Talk Rights is a new online space for the Canadian public to learn about their rights and freedoms. We invite you to explore our growing collection of resources, to contribute your own ideas, stories and priorities to the conversation, to ask the CCLA your burning civil liberties questions, and get involved in the CCLA’s advocacy campaigns. There’s never been a better time to join the conversation about civil liberties in Canada — so let’s talk rights!


Latest Videos



Gender-Based Discrimination at a Glance – A View from the Press

January 25, 2018

This is a compilation of various news sources from across Canada highlighting contemporary challenges and realities faced by transgender and gender non-conforming people on a day-to-day basis, as well as various legislative moves pursued at different levels of government in Canada.

Police Accountability

Who polices the police?: Civilian police oversight in Canada

March 20, 2017

Because the Learn section of TalkRights features content produced by CCLA volunteers and interviews with experts in their own words, opinions expressed here do not necessarily represent the CCLA’s own policies or positions. For official publications, key reports, position papers, legal documentation, and up-to-date news about the CCLA’s work check out the In Focus section […]

Voter Rights

Voting in Canada: The First Past the Post System

January 25, 2018

As Canadians, the importance of our democratic right to vote is upheld under section 3 of the Canadian Charter of Rights and Freedoms.

Privacy & Access Rights

How Do US Privacy Laws Impact Canadians?

February 21, 2018

n March 27th 2017, U.S President Donald Trump signed a repeal of the internet privacy regulations that had been adopted under the Obama administration[1]. Those rules required internet service providers (ISPs) to obtain clear permission from their customers before sharing their personal data, including information such as “precise geo-location, financial information, health information, children’s information, social security numbers, web browsing history, etc.”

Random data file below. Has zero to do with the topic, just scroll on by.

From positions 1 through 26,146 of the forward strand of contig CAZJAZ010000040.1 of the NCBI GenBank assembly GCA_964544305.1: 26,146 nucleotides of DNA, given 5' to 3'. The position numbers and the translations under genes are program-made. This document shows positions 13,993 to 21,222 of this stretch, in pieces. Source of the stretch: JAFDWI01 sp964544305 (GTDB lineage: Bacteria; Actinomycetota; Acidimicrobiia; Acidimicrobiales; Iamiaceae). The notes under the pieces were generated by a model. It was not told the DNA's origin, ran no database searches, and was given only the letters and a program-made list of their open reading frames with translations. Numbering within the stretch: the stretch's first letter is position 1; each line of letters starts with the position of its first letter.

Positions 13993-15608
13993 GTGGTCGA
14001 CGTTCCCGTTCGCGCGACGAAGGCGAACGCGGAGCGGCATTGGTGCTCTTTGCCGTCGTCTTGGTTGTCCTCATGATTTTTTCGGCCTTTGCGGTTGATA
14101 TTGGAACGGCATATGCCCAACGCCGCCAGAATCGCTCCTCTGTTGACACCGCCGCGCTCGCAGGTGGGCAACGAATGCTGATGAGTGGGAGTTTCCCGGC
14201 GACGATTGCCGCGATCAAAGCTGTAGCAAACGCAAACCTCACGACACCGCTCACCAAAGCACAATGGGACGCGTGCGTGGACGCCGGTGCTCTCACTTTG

Talk With Us

Share Your Story

Support the CCLA by sharing your goals, experiences, priorities and questions with us here. This space features surveys and questionnaires to help the CCLA’s team of advocates better understand the civil liberties issues that are facing you and your community. Feedback you share here will directly impact the CCLA’s work, inform future content for TalkRights […]

Frequently Asked (Civil Liberties) Questions

Do you have a question about your civil liberties? Read something in the news lately that made you wonder about the state of your rights and freedoms in Canada?

Current Issues

R. v. Spencer: Keeping Your Digital Identity Private

April 13, 2017

Would you want the government to know every webpage you’ve seen? Every Google search you’ve run? Every social media post you’ve clicked? Every file, photo, or video you’ve downloaded? If not, you can thank R. v. Spencer, 2014 SCC 43, 2 SCR 212

Bill 87: Protecting Patients Act, 2017

April 12, 2017

The government of Ontario is currently considering Bill 87: An Act to Implement Health Measures and Measures Relating to Seniors by Enacting, Amending or Repealing Various Statutes, which sounds like a series of pedantic bureaucratic changes irrelevant outside of the medical community. But behind that boring veneer is a threat to privacy worth taking seriously.

Federal Accessibility Law Is in the Works…

December 1, 2016

The federal government has initiated action on the nation’s first accessibility legislation. This legislation hopes to promote the equality of opportunity and increase the inclusion of Canadians who have disabilities or functional limitations.


About Talk Rights

TalkRights is a new space for the Canadian public to learn about their rights and freedoms online. Check out this section to learn about the project and to find out how you or your organization can get involved.

The TalkRights project was funded with generous support from the Canadian Internet Registration Authority’s Community Investment Program. We thank CIRA for their recognition of the importance of civil liberties advocacy and education in Canada.

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